In the sales world, this annihilates results. How many sales coaching sessions are totally forgotten? Though not the sales rep’s fault (humans are human, after all), it costs organizations billions in lost revenue, as sales mistakes continuously occur despite ongoing sales coaching.
So how do you make sales reps remember their sales coaching?
That’s where Immediate Reinforcementcomes in. You may be familiar with this concept already -- the sooner the reward to the trigger, the more likely a person is to change behavior.
As an example: Imagine if every time a sales rep talked too fast during a sales call, alarm bells immediately sounded throughout the office. That rep would slow down right away -- no sales coaching required.
Frequently, organizations manually apply immediate reinforcement. Managers or peers provide feedback immediately after the conclusion of the call. Though effective on a small group, it simply doesn’t scale well and sales reps are hesitant to commit time to something that doesn’t immediately help them hit quota. The result is a bit ironic: immediate reinforcement is used less and less as companies grow and become more sophisticated.
Here are a few things, manual and automated, that you can try with your team:
1. The Trusted Ride-Along
A peer listens to live calls and provides guidance during and after the call. Frequently, a peer or manager connects to the call externally and listens on mute, providing suggestions via single-side audio that only the sales rep can hear (called “Whisper Mode” by most phone providers).
For fairness and objectivity, managers should use the same evaluation criteria for each sales call. They should also make sure that reps have a clear understanding of the criteria they will be evaluated on.
Here is a general sales call evaluation outline that works for most sales environments:
Allows for immediate reinforcement, both during and immediately following the call.
Provides managers with specific context around the call for a more informed coaching session.
Provides an opportunity to work directly with reps who may not otherwise receive 1:1 training.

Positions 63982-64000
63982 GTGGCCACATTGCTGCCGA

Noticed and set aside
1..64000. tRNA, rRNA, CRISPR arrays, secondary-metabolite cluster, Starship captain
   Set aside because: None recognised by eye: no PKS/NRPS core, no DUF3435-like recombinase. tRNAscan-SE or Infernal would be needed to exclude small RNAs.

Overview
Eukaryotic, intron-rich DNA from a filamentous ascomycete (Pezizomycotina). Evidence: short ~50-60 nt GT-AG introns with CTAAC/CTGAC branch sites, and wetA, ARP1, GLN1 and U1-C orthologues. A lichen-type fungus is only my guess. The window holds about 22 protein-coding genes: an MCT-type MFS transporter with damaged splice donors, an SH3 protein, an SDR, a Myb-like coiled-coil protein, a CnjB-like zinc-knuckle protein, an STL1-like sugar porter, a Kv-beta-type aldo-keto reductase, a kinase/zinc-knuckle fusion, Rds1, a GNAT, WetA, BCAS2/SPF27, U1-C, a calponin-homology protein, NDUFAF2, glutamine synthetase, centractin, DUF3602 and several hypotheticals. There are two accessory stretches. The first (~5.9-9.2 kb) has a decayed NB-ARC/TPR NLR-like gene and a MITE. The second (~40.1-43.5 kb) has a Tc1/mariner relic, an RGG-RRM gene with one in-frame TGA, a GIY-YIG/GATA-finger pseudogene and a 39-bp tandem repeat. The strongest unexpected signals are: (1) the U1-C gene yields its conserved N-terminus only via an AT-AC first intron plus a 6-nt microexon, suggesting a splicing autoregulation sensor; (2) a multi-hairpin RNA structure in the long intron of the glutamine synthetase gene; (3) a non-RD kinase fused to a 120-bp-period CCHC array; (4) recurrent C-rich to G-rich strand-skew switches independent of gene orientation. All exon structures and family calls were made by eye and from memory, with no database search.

It can be awkward.
It can be distracting.
It’s still subjective - the manager may give advice based on what's worked for him or her, not what is objectively correct.
2. Personal Reflection
Write down behaviors immediately after the call. For example, reps might carry a memo pad with them and jot down a minute of notes at the end of every call. Alternatively, they might mark a tally on a piece of scratch paper every time they successfully execute a particular skill.
After two to three weeks, consider having the rep graph out their results against a goal. By committing to a clear goal, they are more likely to keep it top-of-mind during their sales conversations -- a phenomenon known as “reactivity.” Additionally, it gives an opportunity to celebrate small successes along the way, as the rep’s ongoing improvement is recorded.
Feedback is fairly close to the antecedent.
It can be done personally, without the pressure of a manager, prospect, or peer involved.
It can be done simply -- simply tallying a piece of paper when a trigger occurs can have great results.
It’s generally time-consuming and often energy-intensive, especially for longer meetings.
There is no second opinion, so mistakes still go unnoticed and bad habits may be inadvertently reinforced.
Reps often don’t like doing it, especially if they have immediate deadlines.
3. 1:1 Peer Coaching
Routinely, every sales rep listens to another rep’s call and provides comprehensive feedback.
In order for peer coaching to be successful, sales managers must proactively schedule out coaching sessions. At Balto, we schedule team-wide peer coaching during our Monday morning sales meeting, when the entire sales team is in one place, and reps coordinate schedules on the spot. If you wait until later in the week, everyone will be too busy.
Reps sometimes feel more comfortable giving and receiving feedback amongst peers instead of managers.
It can scale well, as it increases the total “coaches” available for feedback.
It builds trust and camaraderie amongst sales teams.
It’s still after-the-fact, when the call has already been lost.
The coaching abilities and experience of the reps affect the quality of the feedback.
It's still very time consuming and some portion of reps won’t want to do it.
4. Real-Time Speech Analytics
Sales coaching software that listens to calls and provides guided insights, live on each call. Believe it or not, recent advances in speech recognition and artificial intelligence now make it possible to automate immediate reinforcement. For example, Balto understands phone conversations and tells sales reps what to say, live on each call. That way, immediate reinforcement happens automatically.
Provides immediate reinforcement, live on call.
Provides objective insights based on data analysis.
Is always available and happy to help.
It’s an additional cost burden on an organization.
Without buy-in, reps may hesitate to trust the technology’s feedback, especially compared to a trusted peer or manager.
Requires technical time and resources to set up and roll out -- not a quick fix.
These options will have a substantially different performance impact, both in terms of upfront investment and final results. As a starting point, calculate what lost calls are costing your team, here. This gives you a better idea if a big investment is even worth making.
If you still don’t know where to start, try something basic; for example, have a rep jot down every instance in which he or she uses a specific sales buzzword. It won’t be perfect, but it will reduce buzzword usage over time. You can rinse and repeat for new habits.
Good luck selling!
Originally published Jun 24, 2019 8:37:00 PM, updated June 25 2019